Meanwhile in 1982 I opened the Winding Stair Bookshop and Cafe on Dublin’s Ormond Quay. Though that beautiful old building possesses a staircase that winds its way through the building, the shop was actually named after Yeats’s book of poems The Winding Stair and other Poems published in 1933. In the poem A Dialogue of Self and Soul Yeats writes:

My Soul. I summon to the winding ancient stair;
Set all your mind upon the steep ascent,
Upon the broken, crumbling battlement,
Upon the breathless starlit air,
Upon the star that marks the hidden pole;
Fix every wandering thought upon
That quarter where all thought is done:
Who can distinguish darkness from the soul?

The mysterious lyricism of those opening lines seemed to lend an enticing and seductive magical quality to bricks and mortar-what better way to name what then seemed nothing more than a romantic adventure?

But of course, Yeats’s life was not confined to Sligo. In fact he spent a relatively short time there. My exploration of Yeats’s life broadened its horizons and took me to Dublin, his birthplace, and to London, and the homes he and his itinerant family occupied while his father, John Butler Yeats, tried to make the transition from barrister to artist and when the family occupied a twilight zone between middle-class aspirations and an uncomfortable impecunious bohemianism.

In London they lived in various houses from Primrose Hill near Regents Park to Bedford Park, England’s first garden suburb, with its Arts and Crafts designs, and oscillating back and forth to Dublin, living in Howth, Harold’s Cross, and Churchtown. In all these places the Yeatses survived on a shoestring and the hard-working children all contributed their incomes from journalism, embroidery, and art to the “swalley-hole” that barely sustained the family’s needs.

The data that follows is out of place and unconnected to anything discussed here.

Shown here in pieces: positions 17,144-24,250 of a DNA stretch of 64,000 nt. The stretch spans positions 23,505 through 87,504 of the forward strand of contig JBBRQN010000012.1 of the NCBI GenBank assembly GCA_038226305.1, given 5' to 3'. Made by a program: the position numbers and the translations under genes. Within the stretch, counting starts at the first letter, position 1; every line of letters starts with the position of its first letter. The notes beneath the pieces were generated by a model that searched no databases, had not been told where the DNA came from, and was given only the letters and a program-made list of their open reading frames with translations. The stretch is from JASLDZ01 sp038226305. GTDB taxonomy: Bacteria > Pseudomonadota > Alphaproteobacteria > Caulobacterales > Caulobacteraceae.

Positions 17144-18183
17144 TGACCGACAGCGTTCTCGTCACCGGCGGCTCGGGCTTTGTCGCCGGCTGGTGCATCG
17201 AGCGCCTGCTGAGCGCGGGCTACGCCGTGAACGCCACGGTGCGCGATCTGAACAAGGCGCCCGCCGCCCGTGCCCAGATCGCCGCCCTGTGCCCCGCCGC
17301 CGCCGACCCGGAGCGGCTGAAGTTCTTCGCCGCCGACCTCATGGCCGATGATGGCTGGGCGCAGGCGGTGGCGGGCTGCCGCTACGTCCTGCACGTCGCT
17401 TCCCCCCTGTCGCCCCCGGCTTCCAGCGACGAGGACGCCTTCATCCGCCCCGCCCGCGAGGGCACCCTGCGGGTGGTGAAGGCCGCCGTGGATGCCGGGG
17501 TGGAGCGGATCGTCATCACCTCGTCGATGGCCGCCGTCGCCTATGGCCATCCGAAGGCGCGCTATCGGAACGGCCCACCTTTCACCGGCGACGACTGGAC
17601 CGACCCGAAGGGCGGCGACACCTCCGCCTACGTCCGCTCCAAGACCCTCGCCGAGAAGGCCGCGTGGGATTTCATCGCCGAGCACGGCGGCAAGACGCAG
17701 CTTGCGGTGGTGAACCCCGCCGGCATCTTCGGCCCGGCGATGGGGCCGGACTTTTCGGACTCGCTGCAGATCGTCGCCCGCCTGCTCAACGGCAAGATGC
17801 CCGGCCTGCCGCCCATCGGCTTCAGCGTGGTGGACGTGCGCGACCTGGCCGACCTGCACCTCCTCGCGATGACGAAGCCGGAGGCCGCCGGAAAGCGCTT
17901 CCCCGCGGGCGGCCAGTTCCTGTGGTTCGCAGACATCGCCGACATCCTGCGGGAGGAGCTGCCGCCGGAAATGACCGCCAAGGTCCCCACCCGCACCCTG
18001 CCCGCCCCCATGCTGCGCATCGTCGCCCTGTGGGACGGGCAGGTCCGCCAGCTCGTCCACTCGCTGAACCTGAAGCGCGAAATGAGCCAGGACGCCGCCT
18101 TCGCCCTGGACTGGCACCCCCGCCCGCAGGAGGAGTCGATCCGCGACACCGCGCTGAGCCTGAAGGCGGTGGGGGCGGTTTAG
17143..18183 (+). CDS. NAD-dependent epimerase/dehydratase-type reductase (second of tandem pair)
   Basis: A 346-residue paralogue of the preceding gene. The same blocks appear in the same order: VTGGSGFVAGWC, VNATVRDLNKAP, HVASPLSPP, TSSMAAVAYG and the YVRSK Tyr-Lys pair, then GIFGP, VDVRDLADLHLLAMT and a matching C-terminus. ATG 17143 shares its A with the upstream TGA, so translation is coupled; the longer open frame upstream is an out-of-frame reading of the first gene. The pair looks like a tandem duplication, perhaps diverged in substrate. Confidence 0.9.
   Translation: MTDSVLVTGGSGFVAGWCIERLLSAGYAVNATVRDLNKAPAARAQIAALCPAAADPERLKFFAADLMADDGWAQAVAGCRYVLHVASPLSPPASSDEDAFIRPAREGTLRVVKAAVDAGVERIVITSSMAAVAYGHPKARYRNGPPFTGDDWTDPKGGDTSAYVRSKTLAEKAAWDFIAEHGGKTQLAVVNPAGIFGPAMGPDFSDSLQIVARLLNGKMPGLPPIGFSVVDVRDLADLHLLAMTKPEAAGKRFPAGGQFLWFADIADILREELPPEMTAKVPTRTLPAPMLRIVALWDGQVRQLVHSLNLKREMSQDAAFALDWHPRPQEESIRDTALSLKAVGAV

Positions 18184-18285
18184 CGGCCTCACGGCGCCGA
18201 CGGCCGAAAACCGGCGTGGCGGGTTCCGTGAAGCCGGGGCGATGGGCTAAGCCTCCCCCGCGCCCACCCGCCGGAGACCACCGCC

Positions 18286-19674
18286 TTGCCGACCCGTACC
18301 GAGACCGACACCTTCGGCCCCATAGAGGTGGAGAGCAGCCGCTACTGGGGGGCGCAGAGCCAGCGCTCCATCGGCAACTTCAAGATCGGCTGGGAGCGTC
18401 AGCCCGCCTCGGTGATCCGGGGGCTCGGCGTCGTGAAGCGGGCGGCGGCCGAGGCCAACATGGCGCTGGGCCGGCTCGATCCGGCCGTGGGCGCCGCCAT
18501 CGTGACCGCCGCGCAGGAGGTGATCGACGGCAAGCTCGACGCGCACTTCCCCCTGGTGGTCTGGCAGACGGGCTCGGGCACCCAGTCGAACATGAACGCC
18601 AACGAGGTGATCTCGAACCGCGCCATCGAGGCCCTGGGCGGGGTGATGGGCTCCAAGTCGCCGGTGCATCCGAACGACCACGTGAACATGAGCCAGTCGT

Later Yeats would spend a great deal of time with Lady Gregory at Coole Park in Co Galway where the Irish literary movement and the national theatre were born and were given substance. It was near here that Yeats discovered his tower, Thoor Ballylee, and had it renovated while living in Merrion Square, now a senator and Nobel Prize winner and finally able to make ends meet. As an elder man of letters he settled at Riversdale House in Rathfarnham, accurately predicting that the lease on the house would outlive him.

All these landscapes, both real and imagined, were the settings of Yeats’s philosophical and literary inspiration, surrounded and witnessed by family, friends, artists and writers, and by the many other men and women who filled his days and flooded his world with ideas, with challenges, with passion, and with love.

This book, Arise and Go: WB Yeats and the People and Places that Inspired Him, seeks to explore those landscapes, those people, and those ideas.

I am grateful to that friend in Bailieborough who all those years ago lent me that book and am embarrassed to say that I still intend to return it.
Arise and Go: WB Yeats and the People and Places that Inspired Him by Kevin Connolly (O’Brien Press) is available from all good bookshops now